Food For Thought


Lower Carbohydrate High Healthy Fat Diets (LCHF)

Posted on Monday, November 21, 2016 by Pam Anderson


Life on a typical Western diet:

  • On a typical Western diet, the largest food group consumed is carbohydrate
  • Carbohydrate, both as refined starch and sugar increases blood sugar levels
  • When blood sugar levels increase, insulin levels rise. When this process is ‘overdone’ it can lead to mild insulin resistance or more severe (diabetes)
  • When insulin and blood sugar levels are HIGH then a process called LIPOLYSIS is not possible. LIPOLYSIS = the breakdown of fat
  • In addition, when blood glucose is high due to a high dietary intake of carbohydrate, the body will choose to use these stores for energy as opposed to breaking down fat for energy (which is the desired result in fat loss). Excess carbohydrate is stored as fat also.

Carbohydrate restriction:

  • When carbohydrate is restricted in the diet, carbohydrate is less available as an energy source. Therefore, the body is directed to fat stores to break these down for energy. FAT loss occurs
  • In cases of insulin resistance, the stress on the pancreas (which secretes insulin), liver (which processes blood sugar and insulin) and kidneys (filters waste products) is also significantly reduced
  • The overall inflammatory load in the body is lowered significantly
  • Protein and healthy fats are NOT addictive. Carbohydrates are. In this way, people are less likely to over eat on a lower carbohydrate diet as proteins and fats provide more satiety and do not trip the appetite centres in the brain.
  • Furthermore, limiting carbohydrates limits other common culprit foods including gluten and wheat. Intolerance to these foods is important to consider in the case of a range of conditions, particularly autoimmune disease and thyroid conditions.
  • A LCHF diet is generally accepted to be below 100g of carbohydrate per day. For weight loss, restricting carbohydrate to under 50g per day is generally recommended. No other calorie counting is required nor recommended.
  • A VLCD may result in the production of ketone bodies. These are a by-product of fat metabolism and may be detected in the urine / on the breath. This is generally only achieved if carbohydrate is restricted to under 25g per day. Fact: you do not have to be ‘in ketosis’ to be burning fat effectively.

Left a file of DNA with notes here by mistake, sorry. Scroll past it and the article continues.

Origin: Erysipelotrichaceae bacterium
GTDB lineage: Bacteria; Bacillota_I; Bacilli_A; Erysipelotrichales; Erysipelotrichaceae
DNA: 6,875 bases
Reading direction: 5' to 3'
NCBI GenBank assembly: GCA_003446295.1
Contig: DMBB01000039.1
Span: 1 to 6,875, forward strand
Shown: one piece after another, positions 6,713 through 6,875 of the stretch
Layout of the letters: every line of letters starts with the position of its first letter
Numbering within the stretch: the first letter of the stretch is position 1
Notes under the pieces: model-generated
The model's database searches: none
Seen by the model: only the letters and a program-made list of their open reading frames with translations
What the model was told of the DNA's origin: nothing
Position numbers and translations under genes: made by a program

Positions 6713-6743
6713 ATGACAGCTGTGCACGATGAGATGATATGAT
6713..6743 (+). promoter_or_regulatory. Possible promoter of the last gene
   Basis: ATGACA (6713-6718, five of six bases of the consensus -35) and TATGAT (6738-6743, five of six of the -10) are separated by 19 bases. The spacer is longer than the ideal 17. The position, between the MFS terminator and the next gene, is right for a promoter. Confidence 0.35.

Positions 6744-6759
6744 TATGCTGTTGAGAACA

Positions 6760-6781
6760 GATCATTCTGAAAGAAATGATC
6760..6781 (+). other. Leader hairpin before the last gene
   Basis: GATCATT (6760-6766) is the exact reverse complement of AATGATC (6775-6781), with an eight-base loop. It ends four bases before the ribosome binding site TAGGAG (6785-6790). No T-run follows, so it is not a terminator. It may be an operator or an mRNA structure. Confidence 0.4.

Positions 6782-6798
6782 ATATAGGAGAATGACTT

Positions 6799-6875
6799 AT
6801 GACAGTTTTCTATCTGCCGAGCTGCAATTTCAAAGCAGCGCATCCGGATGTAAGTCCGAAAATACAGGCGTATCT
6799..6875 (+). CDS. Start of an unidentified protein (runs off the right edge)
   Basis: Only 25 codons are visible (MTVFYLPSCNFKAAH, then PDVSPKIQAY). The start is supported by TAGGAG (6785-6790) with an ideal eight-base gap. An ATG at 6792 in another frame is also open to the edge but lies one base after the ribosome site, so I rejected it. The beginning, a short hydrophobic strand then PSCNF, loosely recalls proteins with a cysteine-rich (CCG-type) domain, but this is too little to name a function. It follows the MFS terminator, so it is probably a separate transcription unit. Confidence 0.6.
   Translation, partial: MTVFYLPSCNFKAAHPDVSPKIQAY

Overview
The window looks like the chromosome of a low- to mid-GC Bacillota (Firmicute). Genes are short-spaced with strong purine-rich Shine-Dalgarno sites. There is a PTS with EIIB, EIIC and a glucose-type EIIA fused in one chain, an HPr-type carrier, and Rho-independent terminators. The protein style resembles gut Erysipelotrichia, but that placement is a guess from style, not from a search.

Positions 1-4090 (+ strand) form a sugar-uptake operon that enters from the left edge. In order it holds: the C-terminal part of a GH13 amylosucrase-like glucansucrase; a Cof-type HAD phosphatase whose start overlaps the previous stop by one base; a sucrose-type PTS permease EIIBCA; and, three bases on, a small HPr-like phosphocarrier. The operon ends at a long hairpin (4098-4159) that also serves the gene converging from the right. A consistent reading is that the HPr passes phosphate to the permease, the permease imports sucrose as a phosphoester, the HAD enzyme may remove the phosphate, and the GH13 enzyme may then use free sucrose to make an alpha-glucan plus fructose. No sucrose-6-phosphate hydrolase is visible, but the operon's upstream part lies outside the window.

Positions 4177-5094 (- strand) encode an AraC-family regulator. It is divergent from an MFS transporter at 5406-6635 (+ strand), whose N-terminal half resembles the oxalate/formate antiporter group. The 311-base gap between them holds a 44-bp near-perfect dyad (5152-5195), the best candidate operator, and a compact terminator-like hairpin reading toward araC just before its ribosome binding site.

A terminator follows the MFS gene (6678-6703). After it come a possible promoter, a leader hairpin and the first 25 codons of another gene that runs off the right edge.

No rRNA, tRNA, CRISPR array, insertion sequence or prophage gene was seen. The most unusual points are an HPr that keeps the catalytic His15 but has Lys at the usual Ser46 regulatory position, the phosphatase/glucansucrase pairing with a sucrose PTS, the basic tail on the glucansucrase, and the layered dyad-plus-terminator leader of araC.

• Saturated fats: the jury is out on whether they are as harmful as once thought (check out Professor Grant Schofield’s work). However, this may depend largely on genetics. Consider your heritage / background and your family history.

Who do they benefit?

  • People with weight loss goals
  • People with addictive eating patterns (i.e. sugar addiction)
  • Diabetics (ketosis not recommended without assistance)
  • People with a sedentary lifestyle
  • Possibly those with digestive problems
  • Epileptics!
  • Those with autoimmune conditions coupled with being overweight (reduce the inflammatory load)

What can you eat?

  • REAL FOOD
  • Protein: eggs, meat, good quality protein powders, nuts, seeds, full fat natural yoghurt, unsweetened coconut products, full fat dairy (cream etc. provided no intolerances), fish, cottage cheese, cheese, healthy oils – olive, coconut, avocado, walnut, macadamia etc.
  • Fats: good fats include quality meat sources (palm sized portions), full fat dairy as already stated, quality oils, butter, fatty fish (salmon, trout etc.) Sources to avoid / limit: processed meats containing nitrates, trans fats in margarine, unhealthy oils (vegetable oils), cheap sausages.
  • Vegetables: all leafy green varieties, zucchini, squash, asparagus, capsicum, mushrooms, eggplant etc. Limit / caution: varieties that grow below ground – potatoes / sweet potato / pumpkin / carrots / corn.
  • Fruits: berries / use others prior to higher intensity exercise
  • No starch! i.e. no breads, pastas, wholegrains, oats.

How long is ‘safe’?

  • Varies from individual to individual
  • If weight loss goals are reached, consider reintroducing small amounts of unrefined carbohydrate – these are wholegrain varieties such as oats, brown rice etc. wholemeal, quality bread, legumes etc.
  • Consider cycling a very low carbohydrate approach with a higher carb approach i.e. 1 week on / 1 week off.
  • If coupling with high intensity exercise, 1-2 per week (HIIT) and consider a carbohydrate source immediately beforehand. Additional exercise can be lower heart rate / fat burning based.
  • Active children x Athletes x People who don’t feel good x Those recovering from fatigue related conditions (chronic fatigue / adrenal fatigue / fibromyalgia) x

Resources for further reading / recipes:

  • Diet Doctor (Swedish revolutionary)
  • Dr Rangan Chatterjee (British GP)
  • Professor Tim Noakes (currently on trial in SA)
  • Professor Grant Schofield and Mikki Williden (NZ dietitian)

This article was written by Katie King, The Balanced Nutritionist – our nutritionist in residence.